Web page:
ServiceStack API Apps on Azure

I’m building a solution hosted on Azure, and I would like to use ServiceStack as part of that solution (of course). In order to make this discoverable as part of the App Services Suite it would make sense to publish my ServiceStack Services as an API App . At first glance this seems like a really great fit for ServiceStack as a result of the Swagger-Support, but I am battling to understand how to wire this up (it requires a link to a Swagger metadata file and a jsonapp.json api definition). Is there an example of this somewhere (or can someone suggest some guidance)? All the MS tooling around this keeps installing WebAPI dependencies and making life generally difficult… and the documentation is quite lacking when it comes to 3rd party integrations (although the tuts all say that this is easily supported)…

The ServiceStack Swagger JSON service is available at /resources but I’m sure Azure API Services was only built to support a WebApi flavor.

What are you looking at using from Azure API?

Hi Demis,

I delved a little deeper into this and found that the Azure API Apps do support non-WepAPI REST service definitions. The metadata indicating the swagger “/resources” address is stored in an apiapp.json file, which I set up correctly.

Unfortunately the Azure API App consumer requires a SWAGGER 2.0 definition (and ServiceStack generates 1.1 definitions).

It sounds like something that could be addressed relatively easily to make ServiceStack a viable alternative to WebAPI in this space?

What do you think?


PS: I found this article helpful in understanding the mechanics of setting this up . The second part details the requirements and deployment of the apiapp.json defintion.

I’ve just finished upgrading Swagger to 1.2 in this release that’s now on MyGet.

But Swagger has gone the way of large complicated specs and made rolling breaking changes where supporting Swagger v2 is effectively going to require a rewrite. The beauty of Swagger was that it started off as the minimal simple format needed in order generate a dynamic API UI, they’re now trying to turn it into the next WSDL, making the spec larger and more complicated and trying to overly spec every API detail.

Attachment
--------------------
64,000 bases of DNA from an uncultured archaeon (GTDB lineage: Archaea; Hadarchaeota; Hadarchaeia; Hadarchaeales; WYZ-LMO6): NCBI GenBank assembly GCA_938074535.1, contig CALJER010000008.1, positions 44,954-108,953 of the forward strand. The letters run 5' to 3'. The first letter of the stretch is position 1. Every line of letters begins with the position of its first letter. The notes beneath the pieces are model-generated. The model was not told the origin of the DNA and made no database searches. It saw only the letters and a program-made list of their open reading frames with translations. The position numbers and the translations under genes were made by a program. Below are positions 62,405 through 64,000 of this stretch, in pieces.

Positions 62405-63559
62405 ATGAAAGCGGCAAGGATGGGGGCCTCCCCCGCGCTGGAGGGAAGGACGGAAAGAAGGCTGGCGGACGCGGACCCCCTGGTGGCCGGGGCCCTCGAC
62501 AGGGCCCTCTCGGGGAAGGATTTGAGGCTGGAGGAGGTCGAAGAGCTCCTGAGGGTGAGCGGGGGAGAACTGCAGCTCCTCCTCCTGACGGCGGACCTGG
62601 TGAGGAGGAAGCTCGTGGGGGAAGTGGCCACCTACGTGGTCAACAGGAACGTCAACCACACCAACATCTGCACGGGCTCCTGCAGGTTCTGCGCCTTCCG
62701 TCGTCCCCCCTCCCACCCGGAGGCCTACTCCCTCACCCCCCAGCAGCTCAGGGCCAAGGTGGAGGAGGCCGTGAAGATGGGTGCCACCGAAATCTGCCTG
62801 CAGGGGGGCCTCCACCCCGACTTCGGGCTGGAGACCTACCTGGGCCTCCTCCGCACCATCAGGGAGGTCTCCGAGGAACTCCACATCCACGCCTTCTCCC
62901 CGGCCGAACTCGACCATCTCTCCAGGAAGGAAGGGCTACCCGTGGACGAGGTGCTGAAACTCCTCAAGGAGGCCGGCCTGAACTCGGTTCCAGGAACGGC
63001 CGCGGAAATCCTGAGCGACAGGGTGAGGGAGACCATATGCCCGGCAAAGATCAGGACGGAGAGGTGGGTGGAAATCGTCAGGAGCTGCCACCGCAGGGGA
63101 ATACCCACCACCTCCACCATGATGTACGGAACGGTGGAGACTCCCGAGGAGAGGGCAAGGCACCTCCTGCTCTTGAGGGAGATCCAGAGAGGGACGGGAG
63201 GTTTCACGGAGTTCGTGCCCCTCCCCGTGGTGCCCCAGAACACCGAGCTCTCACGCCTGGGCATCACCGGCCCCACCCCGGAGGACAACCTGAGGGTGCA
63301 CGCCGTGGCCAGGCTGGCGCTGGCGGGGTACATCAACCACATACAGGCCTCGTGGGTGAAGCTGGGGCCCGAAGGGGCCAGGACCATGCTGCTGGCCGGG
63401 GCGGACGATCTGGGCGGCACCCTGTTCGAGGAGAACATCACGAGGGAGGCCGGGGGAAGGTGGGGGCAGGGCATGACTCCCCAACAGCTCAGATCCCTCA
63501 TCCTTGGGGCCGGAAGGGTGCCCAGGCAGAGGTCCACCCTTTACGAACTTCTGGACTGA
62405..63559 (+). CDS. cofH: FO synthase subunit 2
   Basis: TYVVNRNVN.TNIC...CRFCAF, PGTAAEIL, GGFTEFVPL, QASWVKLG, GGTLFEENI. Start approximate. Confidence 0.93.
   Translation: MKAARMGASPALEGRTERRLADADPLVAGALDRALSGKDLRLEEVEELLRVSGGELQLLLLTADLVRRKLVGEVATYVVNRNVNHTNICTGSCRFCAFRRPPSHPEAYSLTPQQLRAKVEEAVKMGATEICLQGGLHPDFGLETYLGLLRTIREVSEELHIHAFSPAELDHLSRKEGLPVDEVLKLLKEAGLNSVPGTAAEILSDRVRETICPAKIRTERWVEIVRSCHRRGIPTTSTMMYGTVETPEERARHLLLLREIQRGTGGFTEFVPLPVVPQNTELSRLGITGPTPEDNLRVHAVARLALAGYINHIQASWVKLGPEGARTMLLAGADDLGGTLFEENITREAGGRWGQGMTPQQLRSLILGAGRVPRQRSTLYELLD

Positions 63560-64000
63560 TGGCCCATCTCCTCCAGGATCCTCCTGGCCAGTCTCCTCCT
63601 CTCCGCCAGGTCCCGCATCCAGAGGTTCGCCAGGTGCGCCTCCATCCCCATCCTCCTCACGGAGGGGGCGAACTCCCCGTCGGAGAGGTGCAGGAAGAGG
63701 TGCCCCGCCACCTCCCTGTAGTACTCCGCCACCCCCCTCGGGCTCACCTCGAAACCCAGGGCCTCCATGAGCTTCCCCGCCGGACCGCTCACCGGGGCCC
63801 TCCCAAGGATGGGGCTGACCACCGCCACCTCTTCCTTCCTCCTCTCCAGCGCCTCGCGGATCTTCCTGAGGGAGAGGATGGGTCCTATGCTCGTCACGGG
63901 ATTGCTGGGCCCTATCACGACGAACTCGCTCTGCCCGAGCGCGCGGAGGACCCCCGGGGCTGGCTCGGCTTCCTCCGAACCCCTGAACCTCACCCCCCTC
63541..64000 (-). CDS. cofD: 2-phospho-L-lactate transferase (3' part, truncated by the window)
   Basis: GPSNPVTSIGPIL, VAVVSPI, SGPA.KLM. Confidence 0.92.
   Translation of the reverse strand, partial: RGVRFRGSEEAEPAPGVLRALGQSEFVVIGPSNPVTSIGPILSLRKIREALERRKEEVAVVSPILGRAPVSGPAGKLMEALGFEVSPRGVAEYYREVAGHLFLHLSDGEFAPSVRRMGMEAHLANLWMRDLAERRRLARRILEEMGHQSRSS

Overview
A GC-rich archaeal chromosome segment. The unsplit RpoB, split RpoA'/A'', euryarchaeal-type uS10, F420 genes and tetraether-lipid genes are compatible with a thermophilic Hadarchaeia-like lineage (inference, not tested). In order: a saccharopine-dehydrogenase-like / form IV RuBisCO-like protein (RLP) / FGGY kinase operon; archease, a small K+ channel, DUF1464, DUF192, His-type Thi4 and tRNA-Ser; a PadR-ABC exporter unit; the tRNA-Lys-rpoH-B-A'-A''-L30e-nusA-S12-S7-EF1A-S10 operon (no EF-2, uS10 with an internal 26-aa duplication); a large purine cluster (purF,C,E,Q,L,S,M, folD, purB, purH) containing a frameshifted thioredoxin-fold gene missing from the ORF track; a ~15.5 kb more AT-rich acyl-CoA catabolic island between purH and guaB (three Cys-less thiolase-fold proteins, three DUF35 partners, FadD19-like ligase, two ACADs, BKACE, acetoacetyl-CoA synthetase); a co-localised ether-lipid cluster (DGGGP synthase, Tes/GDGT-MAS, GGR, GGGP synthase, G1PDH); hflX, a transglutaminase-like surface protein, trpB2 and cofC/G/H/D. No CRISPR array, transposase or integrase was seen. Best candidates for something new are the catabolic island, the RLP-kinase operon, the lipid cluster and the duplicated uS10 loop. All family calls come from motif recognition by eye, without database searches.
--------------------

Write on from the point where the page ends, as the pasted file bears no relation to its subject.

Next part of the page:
I’m basically taking the wait-and-see approach whether Swagger v2.0 is going to gain any traction to make supporting it worthwhile. I dislike MS’s approach to code-gen’ing Rest API’s from a Swagger spec which is reminiscent of attempting the same thing with WSDL + code-gen proxies, other people have noticed this as well. Like most specs I expect MS to only support a WebApi flavor/convention where we’re going to end up in uncanny valley and a myriad of broken corner cases even for valid Swagger 2.0 specs - I’ll be more confident when I see other large web frameworks promoting using their Swagger 2.0 support with Azure API’s.

As it stands it’ll likely require less effort to add calling Live API’s directly from the /metadata pages which is my preferred approach since it will end up a more integrated UI that everyone can benefit from without registering an external dependency - whilst at the same time getting off the rolling Swagger spec train.

You can still add a feature request for it so we can measure the interest in it. Please include the use-case that you want to get from Azure API’s so we can see what real-world value you’re trying to get from it.

thanks for the explanation Demis…I’ll let you know if I hear of any developments in this space which you may find interesting…

@mythz We are now 14 months passed your “wait-and-see” comment. Do you have an update on your plans regarding swagger 2?

@mabead No updates, all our focus is on .NET Core support in the near term.

It would help if you could specify exactly why you want Swagger 2 support, is it the UI, Azure API Apps, AutoRest or something else? and why (i.e. what you need from the specific feature that’s missing in ServiceStack).